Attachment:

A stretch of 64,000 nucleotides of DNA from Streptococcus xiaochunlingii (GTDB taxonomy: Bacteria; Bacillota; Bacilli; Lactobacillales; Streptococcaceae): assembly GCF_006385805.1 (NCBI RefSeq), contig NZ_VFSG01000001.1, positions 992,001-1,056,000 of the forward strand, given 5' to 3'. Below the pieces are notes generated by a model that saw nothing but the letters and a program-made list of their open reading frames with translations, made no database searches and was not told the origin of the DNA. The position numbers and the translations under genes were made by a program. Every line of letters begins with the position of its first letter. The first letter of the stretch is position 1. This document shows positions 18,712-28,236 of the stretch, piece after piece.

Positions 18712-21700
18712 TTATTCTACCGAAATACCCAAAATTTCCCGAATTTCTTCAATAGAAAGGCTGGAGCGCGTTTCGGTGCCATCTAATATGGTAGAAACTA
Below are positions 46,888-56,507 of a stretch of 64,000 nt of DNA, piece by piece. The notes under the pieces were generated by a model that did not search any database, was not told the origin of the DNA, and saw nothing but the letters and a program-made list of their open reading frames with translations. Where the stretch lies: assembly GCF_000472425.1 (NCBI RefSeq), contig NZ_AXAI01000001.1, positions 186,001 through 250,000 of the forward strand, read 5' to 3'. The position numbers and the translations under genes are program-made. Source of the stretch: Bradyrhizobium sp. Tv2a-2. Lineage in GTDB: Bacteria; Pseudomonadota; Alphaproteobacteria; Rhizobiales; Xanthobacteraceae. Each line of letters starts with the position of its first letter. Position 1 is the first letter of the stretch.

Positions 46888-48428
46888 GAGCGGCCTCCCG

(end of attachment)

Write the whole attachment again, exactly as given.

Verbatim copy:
A stretch of 64,000 nucleotides of DNA from Streptococcus xiaochunlingii (GTDB taxonomy: Bacteria; Bacillota; Bacilli; Lactobacillales; Streptococcaceae): assembly GCF_006385805.1 (NCBI RefSeq), contig NZ_VFSG01000001.1, positions 992,001-1,056,000 of the forward strand, given 5' to 3'. Below the pieces are notes generated by a model that saw nothing but the letters and a program-made list of their open reading frames with translations, made no database searches and was not told the origin of the DNA. The position numbers and the translations under genes were made by a program. Every line of letters begins with the position of its first letter. The first letter of the stretch is position 1. This document shows positions 18,712-28,236 of the stretch, piece after piece.

Positions 18712-21700
18712 TTATTCTACCGAAATACCCAAAATTTCCCGAATTTCTTCAATAGAAAGGCTGGAGCGCGTTTCGGTGCCATCTAATATGGTAGAAACTA
Below are positions 46,888-56,507 of a stretch of 64,000 nt of DNA, piece by piece. The notes under the pieces were generated by a model that did not search any database, was not told the origin of the DNA, and saw nothing but the letters and a program-made list of their open reading frames with translations. Where the stretch lies: assembly GCF_000472425.1 (NCBI RefSeq), contig NZ_AXAI01000001.1, positions 186,001 through 250,000 of the forward strand, read 5' to 3'. The position numbers and the translations under genes are program-made. Source of the stretch: Bradyrhizobium sp. Tv2a-2. Lineage in GTDB: Bacteria; Pseudomonadota; Alphaproteobacteria; Rhizobiales; Xanthobacteraceae. Each line of letters starts with the position of its first letter. Position 1 is the first letter of the stretch.

Positions 46888-48428
46888 GAGCGGCCTCCCG